Women with serious medical conditions are more likely than men to have their symptoms attributed to depression and anxiety, and face delayed diagnosis according to new research. Its time to end the gender gap in diagnosis
This week, the Brain Tumour Charity reported that women with brain cancers are being dismissed as attention-seekers or told they are just tired only getting a diagnosis after several trips to the doctor. This postpone can be catastrophic.
But it is perhaps unsurprising. Historically, womens health has been viewed with a bikini approach, the primary focus being breasts and the reproductive system. Cardiologist Nanette K Wenger notes that heart disease, for example, is perceived as a humen cancer. A 1960 s meeting hosted by the American Heart Association in Oregon on women and cardiovascular disease was entitled: How Can I Help My Husband Cope with Heart Disease?
Accepting this gender-uniform model of cancer has repercussions. One analyse described data regarding 35,875 cardiac patients, 41% of them women, across virtually 400 US hospitals. It found that girls faced a higher risk of succumbing in hospital, subsequent heart attacks, heart failure, and stroke. They were less likely to have an ECG within 10 minutes and to receive crucial medications. And girls younger than 65 years old are more than twice as likely to die from a heart attack than men of the same age.
There is more complexity to this than mere gender bias. Women tend to present to hospital afterward and with atypical symptoms. Being a smoker and having diabetes seems to bestow more cardiac risk for women than men. There are biological differences that could explain differential responses to drugs. Clinical trials devote us answers for men that have simply been extrapolated to women. But girls are also more likely to have their symptoms attributed to depression and anxiety, with a failure to recognise that men and women answer differently, at least in some conditions, at molecular, genetic, and cellular levels.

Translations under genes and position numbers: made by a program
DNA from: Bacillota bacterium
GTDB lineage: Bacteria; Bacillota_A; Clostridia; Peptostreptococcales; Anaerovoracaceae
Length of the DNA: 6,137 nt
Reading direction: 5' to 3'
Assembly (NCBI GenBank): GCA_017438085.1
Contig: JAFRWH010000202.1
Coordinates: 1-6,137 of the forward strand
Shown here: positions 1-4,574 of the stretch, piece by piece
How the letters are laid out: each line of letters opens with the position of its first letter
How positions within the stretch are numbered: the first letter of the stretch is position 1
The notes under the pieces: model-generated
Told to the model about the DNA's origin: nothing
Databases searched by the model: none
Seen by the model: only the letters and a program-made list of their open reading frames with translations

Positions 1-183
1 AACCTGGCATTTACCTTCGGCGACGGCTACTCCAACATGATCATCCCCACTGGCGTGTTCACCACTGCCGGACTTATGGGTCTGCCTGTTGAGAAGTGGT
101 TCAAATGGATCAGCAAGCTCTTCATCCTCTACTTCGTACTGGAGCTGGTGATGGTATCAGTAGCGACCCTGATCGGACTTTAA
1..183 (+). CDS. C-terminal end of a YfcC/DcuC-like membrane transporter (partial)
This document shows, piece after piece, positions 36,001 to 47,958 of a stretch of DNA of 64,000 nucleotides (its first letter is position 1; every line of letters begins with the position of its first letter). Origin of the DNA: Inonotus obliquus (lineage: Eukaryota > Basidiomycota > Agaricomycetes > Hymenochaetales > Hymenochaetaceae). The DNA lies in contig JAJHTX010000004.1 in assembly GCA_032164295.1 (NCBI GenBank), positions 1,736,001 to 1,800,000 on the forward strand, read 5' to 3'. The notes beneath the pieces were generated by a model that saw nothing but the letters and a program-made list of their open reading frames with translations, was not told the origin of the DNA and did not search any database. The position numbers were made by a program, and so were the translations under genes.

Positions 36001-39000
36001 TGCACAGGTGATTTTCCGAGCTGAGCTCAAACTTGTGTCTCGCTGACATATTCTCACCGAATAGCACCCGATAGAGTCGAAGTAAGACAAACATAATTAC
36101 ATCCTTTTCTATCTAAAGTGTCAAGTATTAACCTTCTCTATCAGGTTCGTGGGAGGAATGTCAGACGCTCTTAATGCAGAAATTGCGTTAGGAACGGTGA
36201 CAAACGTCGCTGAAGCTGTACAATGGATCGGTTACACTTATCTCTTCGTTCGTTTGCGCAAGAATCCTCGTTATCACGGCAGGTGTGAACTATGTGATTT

Its not just cardiac issues that are underdiagnosed in girls. For every girl diagnosed with autism, four boys are diagnosed with the same condition. Are we missing the diagnosis in females? Its easier to see in boys: perhaps because we look harder for it, expect it more, and because our diagnostic criteria were designed for detection in boys. Attention deficit hyperactivity disorder also seems to present differently in females. Women with ADHD tend to be less hyperactive and impulsive, more disorganised, scattered, forgetful, and introverted. Gender disparity in diagnosis extends to cancer, too. Each year in the UK, approximately 700 women with bladder or kidney cancer experience delayed diagnosis. It takes longer to get referred to a specialist, even when presenting with exactly the same symptoms as men. One publishing, The Girl Who Cried Pain: A Bias Against Women in the Treatment of Pain, found that girls were less likely to receive aggressive therapy when diagnosed, and were more likely to have their ache characterised as emotional, psychogenic and therefore not real.
Does this mean men have it good? Of course not: men face delayed diagnosis in conditions such as breast cancer for a start, and overall are 35% more likely to die from cancer.
This is not a competition, though. Gender disparity in either direction needs to go. Time to banish the bikini approach for good.
Read more: www.theguardian.com